Transnational Law, With and Beyond Jessup
45 Pages Posted: 29 Dec 2020
Date Written: December 29, 2020
This chapter serves as the introduction to an edited collection of original essays first presented at an international conference at the Transnational Law Institute, King’s College London. The conference had as its focus the commemoration of the 60th anniversary of the publication of Philip Jessup’s landmark study, “Transnational Law”, published in 1956. Jessup’s slim book is often associated with having launched an investigation into the role that law can play in the context of border-crossing human and institutional relations. Whatever the relationship between cause and effect, such an investigation is still continuing. But, the context in which Jessup wrote – as an international lawyer, an arbitrator and economic lawyer – is a different one today. And, that is true also for the disciplines that have taken an active interest in what is and isn’t transnational law. The chapter places Jessup’s main findings into a context of global geopolitical change and domestic state transformation. Both render the interdisciplinary investigation into law’s role in a global context ever more crucial. That “transnational law” – as label, concept or methodology – occupies an important place in this undertaking should be seen less as a marker of a new, self-standing doctrinal legal field, than as an important opportunity to think about the foundations of law today in a volatile, deeply divided world. This forms the backdrop for transnational law as a methodological laboratory in which to study law’s relation to other forms of social ordering, its sources and norms, its actors and processes, its regulatory aspirations and democratic (and, other) infrastructures.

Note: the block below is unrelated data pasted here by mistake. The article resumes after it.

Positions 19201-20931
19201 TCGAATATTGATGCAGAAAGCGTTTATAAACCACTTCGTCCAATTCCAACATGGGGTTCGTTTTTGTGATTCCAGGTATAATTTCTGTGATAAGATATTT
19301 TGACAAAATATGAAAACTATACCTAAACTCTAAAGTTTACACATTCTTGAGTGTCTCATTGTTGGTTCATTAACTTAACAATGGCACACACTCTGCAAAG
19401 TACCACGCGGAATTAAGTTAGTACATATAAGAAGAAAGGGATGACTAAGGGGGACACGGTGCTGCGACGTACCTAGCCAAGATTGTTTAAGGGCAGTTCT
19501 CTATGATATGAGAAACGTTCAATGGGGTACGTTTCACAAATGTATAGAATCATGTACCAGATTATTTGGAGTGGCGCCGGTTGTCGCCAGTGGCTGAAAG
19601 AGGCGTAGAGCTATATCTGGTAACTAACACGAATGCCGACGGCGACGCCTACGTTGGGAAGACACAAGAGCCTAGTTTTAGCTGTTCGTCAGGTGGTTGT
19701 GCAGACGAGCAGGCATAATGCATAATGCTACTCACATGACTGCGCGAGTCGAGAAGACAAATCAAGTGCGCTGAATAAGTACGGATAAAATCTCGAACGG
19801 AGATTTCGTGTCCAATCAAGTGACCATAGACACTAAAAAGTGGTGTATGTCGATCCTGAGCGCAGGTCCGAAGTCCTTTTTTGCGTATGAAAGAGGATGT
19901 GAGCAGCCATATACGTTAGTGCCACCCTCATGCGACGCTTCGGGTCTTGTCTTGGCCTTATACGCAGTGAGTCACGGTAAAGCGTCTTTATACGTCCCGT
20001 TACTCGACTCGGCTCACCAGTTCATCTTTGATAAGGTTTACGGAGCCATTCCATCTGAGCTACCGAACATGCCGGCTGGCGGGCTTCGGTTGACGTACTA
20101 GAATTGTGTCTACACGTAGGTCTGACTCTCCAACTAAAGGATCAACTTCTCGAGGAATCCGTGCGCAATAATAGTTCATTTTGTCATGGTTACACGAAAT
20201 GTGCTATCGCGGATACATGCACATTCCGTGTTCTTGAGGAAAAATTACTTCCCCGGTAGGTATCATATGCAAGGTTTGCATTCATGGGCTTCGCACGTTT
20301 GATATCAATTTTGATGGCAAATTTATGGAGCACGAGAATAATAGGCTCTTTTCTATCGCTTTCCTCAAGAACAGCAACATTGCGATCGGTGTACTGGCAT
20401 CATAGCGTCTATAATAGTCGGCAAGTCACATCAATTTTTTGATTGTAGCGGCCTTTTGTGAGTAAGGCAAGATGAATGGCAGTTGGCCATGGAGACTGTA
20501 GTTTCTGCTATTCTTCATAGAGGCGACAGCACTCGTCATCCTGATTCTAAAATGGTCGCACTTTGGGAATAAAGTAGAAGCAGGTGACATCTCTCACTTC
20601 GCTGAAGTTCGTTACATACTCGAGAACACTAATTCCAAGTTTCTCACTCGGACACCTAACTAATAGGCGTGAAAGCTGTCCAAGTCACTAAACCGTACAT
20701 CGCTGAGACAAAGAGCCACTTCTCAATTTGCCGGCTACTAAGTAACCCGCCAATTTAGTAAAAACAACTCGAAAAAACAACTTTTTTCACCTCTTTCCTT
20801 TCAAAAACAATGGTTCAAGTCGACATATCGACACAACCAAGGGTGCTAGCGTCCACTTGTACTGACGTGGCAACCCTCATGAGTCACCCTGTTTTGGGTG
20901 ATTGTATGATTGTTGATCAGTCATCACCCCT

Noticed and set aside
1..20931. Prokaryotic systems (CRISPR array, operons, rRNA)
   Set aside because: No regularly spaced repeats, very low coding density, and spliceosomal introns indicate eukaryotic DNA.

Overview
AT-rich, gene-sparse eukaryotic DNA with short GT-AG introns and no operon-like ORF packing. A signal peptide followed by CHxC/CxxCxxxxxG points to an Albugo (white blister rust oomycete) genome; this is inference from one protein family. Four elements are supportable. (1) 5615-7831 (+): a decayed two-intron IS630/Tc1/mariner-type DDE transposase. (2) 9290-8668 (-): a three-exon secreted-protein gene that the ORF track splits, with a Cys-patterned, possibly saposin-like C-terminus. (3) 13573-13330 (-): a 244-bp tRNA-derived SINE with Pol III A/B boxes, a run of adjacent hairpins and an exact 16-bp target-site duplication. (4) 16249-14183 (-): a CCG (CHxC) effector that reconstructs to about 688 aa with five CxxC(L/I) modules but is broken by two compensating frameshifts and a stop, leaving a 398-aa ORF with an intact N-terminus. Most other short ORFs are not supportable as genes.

Keywords: Transnational Law, Jessup, Global Governance, Global Law, State Transformation, Post-colonialism, Human Rights, Transnational Commercial Arbitration, lex mercatoria, legal pluralism
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